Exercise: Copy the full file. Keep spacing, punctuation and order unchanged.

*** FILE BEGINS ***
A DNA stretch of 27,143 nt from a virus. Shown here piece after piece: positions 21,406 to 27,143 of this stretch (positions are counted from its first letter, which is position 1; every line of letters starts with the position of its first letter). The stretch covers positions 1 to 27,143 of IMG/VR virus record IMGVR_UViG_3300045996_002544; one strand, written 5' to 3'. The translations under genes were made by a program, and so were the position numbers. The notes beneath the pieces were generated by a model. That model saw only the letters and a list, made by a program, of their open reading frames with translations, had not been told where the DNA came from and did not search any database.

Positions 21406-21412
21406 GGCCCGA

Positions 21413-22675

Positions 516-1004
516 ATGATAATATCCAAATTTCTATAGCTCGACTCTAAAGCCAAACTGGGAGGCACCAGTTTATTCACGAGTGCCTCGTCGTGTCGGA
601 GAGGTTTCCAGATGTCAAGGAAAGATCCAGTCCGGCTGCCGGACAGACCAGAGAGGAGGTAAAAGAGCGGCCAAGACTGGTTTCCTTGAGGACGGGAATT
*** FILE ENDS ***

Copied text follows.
A DNA stretch of 27,143 nt from a virus. Shown here piece after piece: positions 21,406 to 27,143 of this stretch (positions are counted from its first letter, which is position 1; every line of letters starts with the position of its first letter). The stretch covers positions 1 to 27,143 of IMG/VR virus record IMGVR_UViG_3300045996_002544; one strand, written 5' to 3'. The translations under genes were made by a program, and so were the position numbers. The notes beneath the pieces were generated by a model. That model saw only the letters and a list, made by a program, of their open reading frames with translations, had not been told where the DNA came from and did not search any database.

Positions 21406-21412
21406 GGCCCGA

Positions 21413-22675

Positions 516-1004
516 ATGATAATATCCAAATTTCTATAGCTCGACTCTAAAGCCAAACTGGGAGGCACCAGTTTATTCACGAGTGCCTCGTCGTGTCGGA
601 GAGGTTTCCAGATGTCAAGGAAAGATCCAGTCCGGCTGCCGGACAGACCAGAGAGGAGGTAAAAGAGCGGCCAAGACTGGTTTCCTTGAGGACGGGAATT